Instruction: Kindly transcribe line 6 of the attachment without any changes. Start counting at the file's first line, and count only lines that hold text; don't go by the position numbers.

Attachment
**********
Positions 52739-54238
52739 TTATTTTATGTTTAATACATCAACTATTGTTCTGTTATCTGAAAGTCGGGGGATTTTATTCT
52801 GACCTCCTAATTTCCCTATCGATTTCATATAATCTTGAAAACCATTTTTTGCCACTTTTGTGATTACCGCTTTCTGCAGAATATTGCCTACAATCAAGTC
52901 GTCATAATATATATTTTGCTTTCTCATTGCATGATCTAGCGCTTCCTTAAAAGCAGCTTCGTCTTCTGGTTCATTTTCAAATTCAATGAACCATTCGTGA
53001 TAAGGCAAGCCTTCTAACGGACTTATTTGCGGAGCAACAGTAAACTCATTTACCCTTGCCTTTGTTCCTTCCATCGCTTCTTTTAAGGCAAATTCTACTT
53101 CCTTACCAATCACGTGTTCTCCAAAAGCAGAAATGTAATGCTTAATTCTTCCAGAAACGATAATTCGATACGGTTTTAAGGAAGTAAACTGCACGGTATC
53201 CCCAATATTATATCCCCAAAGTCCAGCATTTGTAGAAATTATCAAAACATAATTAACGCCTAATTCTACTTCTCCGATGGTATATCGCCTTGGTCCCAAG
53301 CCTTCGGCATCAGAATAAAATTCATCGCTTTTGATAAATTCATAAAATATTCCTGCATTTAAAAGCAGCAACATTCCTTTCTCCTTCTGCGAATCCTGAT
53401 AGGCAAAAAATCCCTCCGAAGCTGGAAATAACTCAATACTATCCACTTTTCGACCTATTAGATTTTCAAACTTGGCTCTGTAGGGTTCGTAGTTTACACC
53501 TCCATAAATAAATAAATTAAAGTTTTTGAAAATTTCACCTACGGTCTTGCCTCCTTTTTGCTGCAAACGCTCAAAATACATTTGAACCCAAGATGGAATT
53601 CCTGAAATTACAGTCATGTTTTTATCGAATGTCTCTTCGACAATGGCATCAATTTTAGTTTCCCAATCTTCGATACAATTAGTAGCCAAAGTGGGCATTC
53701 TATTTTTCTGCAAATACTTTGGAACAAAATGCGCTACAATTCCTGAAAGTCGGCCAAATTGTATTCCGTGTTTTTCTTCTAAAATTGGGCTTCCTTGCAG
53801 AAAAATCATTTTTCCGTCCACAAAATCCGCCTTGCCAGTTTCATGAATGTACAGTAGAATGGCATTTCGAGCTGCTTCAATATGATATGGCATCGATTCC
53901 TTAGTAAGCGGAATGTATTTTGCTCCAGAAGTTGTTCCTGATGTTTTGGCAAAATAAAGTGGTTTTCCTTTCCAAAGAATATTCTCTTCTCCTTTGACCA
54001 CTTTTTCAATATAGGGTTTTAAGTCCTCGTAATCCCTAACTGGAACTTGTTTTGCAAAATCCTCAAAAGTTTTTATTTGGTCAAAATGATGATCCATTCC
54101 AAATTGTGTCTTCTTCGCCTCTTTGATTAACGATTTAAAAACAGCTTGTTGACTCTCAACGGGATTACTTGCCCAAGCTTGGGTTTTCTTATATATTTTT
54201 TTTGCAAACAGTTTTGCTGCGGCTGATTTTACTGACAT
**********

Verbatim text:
53101 CCTTACCAATCACGTGTTCTCCAAAAGCAGAAATGTAATGCTTAATTCTTCCAGAAACGATAATTCGATACGGTTTTAAGGAAGTAAACTGCACGGTATC